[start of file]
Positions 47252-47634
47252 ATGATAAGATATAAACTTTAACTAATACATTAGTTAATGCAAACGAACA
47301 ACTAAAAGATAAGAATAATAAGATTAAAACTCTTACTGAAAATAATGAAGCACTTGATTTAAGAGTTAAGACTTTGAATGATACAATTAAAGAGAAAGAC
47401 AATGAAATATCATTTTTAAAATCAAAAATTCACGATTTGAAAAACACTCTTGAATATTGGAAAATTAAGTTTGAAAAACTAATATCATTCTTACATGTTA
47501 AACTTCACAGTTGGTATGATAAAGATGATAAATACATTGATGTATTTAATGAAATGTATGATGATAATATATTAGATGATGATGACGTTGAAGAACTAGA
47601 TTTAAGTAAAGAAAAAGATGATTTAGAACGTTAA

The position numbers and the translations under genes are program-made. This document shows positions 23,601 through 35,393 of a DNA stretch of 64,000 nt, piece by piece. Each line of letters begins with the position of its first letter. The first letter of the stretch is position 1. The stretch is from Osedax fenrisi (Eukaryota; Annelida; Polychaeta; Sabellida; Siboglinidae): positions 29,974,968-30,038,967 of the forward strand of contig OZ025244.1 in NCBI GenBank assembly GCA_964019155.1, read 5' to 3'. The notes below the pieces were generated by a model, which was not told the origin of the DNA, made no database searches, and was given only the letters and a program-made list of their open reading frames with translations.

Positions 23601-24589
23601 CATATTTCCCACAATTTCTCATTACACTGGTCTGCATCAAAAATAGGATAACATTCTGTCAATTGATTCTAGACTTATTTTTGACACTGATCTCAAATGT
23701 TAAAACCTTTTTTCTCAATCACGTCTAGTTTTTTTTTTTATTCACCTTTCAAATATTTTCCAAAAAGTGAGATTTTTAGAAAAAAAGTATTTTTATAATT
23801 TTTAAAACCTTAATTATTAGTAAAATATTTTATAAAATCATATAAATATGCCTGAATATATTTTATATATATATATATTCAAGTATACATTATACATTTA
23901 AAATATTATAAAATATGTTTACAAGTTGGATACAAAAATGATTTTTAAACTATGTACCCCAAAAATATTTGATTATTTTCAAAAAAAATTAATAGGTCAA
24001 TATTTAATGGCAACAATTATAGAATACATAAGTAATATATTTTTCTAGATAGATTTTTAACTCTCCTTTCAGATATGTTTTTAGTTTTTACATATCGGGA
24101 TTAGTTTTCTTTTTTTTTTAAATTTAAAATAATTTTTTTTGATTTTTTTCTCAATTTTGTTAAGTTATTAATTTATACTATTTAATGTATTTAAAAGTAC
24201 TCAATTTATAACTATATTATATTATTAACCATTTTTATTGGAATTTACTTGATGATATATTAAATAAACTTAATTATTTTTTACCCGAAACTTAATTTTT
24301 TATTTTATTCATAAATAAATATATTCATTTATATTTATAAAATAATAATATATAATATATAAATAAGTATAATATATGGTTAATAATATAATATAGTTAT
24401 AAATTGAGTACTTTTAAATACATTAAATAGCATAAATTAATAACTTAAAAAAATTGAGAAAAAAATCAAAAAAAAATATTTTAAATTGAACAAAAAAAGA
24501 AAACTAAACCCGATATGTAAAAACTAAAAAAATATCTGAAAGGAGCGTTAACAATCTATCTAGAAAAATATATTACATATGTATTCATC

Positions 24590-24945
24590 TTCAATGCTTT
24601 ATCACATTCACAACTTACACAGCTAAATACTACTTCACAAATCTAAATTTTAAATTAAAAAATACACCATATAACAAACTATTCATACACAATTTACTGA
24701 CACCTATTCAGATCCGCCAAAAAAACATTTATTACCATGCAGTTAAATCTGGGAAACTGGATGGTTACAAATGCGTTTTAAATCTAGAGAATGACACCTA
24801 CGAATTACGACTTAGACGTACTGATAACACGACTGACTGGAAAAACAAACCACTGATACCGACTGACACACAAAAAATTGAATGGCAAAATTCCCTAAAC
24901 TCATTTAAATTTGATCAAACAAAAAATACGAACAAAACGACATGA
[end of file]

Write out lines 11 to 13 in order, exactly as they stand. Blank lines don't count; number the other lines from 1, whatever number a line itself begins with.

23801 TTTAAAACCTTAATTATTAGTAAAATATTTTATAAAATCATATAAATATGCCTGAATATATTTTATATATATATATATTCAAGTATACATTATACATTTA
23901 AAATATTATAAAATATGTTTACAAGTTGGATACAAAAATGATTTTTAAACTATGTACCCCAAAAATATTTGATTATTTTCAAAAAAAATTAATAGGTCAA
24001 TATTTAATGGCAACAATTATAGAATACATAAGTAATATATTTTTCTAGATAGATTTTTAACTCTCCTTTCAGATATGTTTTTAGTTTTTACATATCGGGA